6. Other Sources of Help
Steve Maurer, Swarthmore College, wrote A
Short Guide to Writing Mathematics, which is available online in its
entirety by request. He also has an article, ’Advice for
Undergraduates on Special Aspects of Writing Mathematics,â? first
published in PRIMUS, with sections entitled Introduction, What Kind of
Mathematics Paper?, Know Your Reader, Titles, Introduction, Divisions into
Sections, Theorems, Definitions, Examples, Figures, Big Little Words (let,
thus, so), When to Give Credit, Complicated Mathematical Expressions,
Displays, Two Common Mistakes, Miscellaneous, and References.
Assessing Students’ Skills in Writing Mathematics
Giving students explicit guidelines for their written work
can reduce the amount of time needed to evaluate their writing. Annalisa
Crannell (Franklin and Marshall College) has students staple a checklist
to their papers. J.J. Price (Purdue University) includes dos and don’ts
in his article ’Learning Mathematics Through Writing: Some Guidelinesâ?
(Price, Coll. Math. J.,
20(5), 393-401, 1989). Bruce Crauder (Oklahoma State University) and
others provide students with a few exemplary problem solutions, whose
style they are encouraged to emulate. Melvin Henriksen (Harvey Mudd
College) and Jennifer Szydlik (University of Wisconsin at Oshkosh)
report that grading students’ first efforts severely results in
dramatic improvement. They say that students generally forget their
initial dismay and appreciate the progress they have made by the time
course evaluations are administered. And the better students perform,
the easier it is to grade their work.
Ratliff, Wheaton College, Massachusetts, offers information about some fairly
long writing projects he assigns, which are available through his homepage.
’The students work in groups of two or three on each project and turn in a
joint paper approximately a week and a half after the project is assigned.
The students are often apprehensive about the grading of group projects, but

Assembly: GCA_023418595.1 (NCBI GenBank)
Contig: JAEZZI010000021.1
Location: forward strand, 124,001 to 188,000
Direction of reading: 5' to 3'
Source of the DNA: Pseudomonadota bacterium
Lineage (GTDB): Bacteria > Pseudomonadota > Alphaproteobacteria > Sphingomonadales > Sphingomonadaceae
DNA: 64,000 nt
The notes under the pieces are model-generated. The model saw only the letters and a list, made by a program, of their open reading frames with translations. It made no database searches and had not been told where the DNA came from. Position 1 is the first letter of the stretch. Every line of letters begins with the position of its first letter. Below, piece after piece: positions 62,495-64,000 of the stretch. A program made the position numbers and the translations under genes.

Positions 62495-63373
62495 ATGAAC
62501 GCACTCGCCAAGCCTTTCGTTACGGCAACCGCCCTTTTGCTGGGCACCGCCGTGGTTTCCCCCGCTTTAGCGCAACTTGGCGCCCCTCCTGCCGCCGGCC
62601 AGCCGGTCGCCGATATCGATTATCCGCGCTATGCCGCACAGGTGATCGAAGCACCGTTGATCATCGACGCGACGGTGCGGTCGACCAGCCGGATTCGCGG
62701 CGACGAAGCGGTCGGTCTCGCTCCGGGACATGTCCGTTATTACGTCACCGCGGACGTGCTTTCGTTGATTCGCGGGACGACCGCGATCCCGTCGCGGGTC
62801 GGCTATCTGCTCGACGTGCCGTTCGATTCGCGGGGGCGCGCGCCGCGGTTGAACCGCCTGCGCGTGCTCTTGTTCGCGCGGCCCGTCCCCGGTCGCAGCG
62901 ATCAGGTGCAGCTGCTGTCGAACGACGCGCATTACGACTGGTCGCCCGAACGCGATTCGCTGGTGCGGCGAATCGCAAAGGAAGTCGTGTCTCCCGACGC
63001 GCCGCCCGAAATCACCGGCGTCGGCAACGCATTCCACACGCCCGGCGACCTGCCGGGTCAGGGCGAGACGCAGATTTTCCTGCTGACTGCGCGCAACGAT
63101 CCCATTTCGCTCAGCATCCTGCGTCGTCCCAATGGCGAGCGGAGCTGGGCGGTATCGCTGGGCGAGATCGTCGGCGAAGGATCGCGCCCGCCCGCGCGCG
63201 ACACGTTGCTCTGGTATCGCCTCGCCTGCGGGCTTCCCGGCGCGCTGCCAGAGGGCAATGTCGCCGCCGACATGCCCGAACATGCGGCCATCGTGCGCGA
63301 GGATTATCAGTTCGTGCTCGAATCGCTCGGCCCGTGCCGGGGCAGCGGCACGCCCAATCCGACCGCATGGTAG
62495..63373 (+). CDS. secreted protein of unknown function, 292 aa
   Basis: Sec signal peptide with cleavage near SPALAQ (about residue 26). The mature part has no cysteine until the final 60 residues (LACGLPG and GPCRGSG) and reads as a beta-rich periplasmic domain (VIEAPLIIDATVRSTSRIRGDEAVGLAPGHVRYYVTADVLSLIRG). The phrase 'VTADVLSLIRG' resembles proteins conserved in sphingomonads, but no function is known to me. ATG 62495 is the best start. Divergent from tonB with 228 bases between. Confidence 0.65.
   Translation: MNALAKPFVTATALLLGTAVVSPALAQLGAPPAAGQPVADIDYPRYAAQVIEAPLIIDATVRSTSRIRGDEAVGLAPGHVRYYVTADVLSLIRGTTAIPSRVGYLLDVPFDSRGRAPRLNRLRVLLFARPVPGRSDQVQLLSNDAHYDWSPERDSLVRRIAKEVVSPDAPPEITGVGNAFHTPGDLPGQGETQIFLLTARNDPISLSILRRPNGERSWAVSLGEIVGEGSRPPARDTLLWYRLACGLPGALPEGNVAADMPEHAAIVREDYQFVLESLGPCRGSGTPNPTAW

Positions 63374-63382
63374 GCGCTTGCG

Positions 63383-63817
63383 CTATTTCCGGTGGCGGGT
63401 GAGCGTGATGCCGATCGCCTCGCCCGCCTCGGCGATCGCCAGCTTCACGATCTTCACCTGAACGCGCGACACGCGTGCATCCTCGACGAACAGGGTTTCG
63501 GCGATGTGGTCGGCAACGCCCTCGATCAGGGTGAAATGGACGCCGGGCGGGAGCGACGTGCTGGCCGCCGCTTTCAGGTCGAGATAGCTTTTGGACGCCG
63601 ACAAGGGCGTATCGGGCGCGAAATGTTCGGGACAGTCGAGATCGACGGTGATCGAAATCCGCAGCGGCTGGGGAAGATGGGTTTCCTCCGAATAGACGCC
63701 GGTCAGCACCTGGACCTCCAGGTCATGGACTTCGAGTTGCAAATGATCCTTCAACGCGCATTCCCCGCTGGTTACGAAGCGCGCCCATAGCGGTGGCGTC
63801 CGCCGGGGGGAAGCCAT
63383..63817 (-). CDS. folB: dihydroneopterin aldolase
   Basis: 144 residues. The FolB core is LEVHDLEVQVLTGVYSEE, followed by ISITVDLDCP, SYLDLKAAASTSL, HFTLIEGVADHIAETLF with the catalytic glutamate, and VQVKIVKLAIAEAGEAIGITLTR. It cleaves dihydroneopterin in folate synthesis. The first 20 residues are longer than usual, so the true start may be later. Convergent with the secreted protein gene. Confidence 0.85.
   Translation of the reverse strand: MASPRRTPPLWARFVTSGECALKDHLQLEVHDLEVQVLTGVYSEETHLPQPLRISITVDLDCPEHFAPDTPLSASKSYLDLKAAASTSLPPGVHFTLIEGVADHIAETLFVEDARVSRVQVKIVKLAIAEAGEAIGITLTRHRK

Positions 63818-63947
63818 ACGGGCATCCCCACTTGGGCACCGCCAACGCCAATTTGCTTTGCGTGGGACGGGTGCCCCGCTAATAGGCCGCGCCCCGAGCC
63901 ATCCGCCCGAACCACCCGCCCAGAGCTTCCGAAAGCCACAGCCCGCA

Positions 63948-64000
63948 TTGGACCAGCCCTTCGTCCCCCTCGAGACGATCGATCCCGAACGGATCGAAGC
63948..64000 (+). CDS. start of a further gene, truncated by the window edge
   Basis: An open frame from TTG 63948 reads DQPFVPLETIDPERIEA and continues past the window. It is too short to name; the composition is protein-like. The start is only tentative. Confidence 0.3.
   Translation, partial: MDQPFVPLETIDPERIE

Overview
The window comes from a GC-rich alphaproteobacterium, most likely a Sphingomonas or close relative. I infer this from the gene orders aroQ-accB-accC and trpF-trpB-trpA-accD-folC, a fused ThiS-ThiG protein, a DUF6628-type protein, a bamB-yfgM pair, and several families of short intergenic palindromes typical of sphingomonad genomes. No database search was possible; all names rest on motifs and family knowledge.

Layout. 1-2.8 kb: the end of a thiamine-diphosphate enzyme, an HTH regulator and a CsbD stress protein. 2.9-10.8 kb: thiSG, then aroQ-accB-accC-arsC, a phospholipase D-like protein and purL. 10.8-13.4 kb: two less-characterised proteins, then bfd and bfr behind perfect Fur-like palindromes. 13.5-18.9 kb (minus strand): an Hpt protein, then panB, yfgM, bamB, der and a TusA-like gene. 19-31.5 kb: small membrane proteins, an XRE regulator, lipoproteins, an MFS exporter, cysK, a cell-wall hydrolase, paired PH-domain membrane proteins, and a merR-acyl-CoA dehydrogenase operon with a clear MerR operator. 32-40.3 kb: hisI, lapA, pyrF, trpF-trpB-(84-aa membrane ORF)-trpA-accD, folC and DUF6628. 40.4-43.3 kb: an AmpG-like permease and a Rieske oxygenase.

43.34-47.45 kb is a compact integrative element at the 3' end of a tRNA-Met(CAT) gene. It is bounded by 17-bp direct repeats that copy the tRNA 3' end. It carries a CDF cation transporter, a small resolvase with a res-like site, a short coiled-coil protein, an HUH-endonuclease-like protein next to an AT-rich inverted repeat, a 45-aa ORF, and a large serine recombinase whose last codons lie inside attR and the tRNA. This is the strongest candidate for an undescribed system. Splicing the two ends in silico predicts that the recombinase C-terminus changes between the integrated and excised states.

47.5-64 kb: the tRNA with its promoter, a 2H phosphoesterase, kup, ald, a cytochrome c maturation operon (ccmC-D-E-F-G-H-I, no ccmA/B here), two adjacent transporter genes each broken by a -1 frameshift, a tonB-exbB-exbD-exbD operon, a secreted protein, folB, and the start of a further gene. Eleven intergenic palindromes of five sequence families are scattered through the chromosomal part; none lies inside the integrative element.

a system that I've found works really well is that I allow the students in
the group to determine the distribution of the points. For example, if a
group of three receives an 80 on an assignment, then they have a total of 3 x 80 = 240 points to distribute among
themselves. They fill out a form, sign it, and return it to me. For the most
part, the students split the points evenly, but as the semester goes on, they
are more willing to allocate the points differently. Surprisingly, no group
has asked me to mediate the process.â? More recently, Ratliff has reported
having to mediate the distribution of points with one group. He states,
’However, having to step in with one group during 5 years is still a lot
better than the grumblings I used to get nearly every semester!" For
assigning points to papers, Ratliff points to his use of Annalisa Crannell’s
idea of a checklist for grading purposes as one of the reasons why the
calculus projects have been successful.
Although initial efforts to require writing in mathematics
classes may have been at the grassroots level within the mathematics
community, more ’writing across the curriculumâ? programs have emerged at
various institutions. Print resources include the MAA publications Writing in the Teaching and
Learning of Mathematics (Meier and Rishel, 1998), Using Writing to
Teach Mathematics (Sterrett, 1990), and Learning
to Teach and Teaching to Learn Mathematics (Delong and Winter, 2001).
The following are some of the websites that offer information, bibliographic
references, and resources about writing in mathematics: The Math
Forum: Writing/Comm in Math, Writing to
Learn Mathematics: An Annotated Bibliography, Selected
Bibliography on Writing Across the Curriculum: Mathematics, Articles on Writing Across
the Curriculum’Math, Writing
in Mathematics with Dr. Annalisa Crannell, Franklin & Marshall
College, and the Grinnell
College Writing Lab. Other resources include MAA journals and PRIMUS (many
articles of which can be found on Find Articles).
More information and resources on developing mathematical thinking and
communication skills are located in Part 2, Sections B.2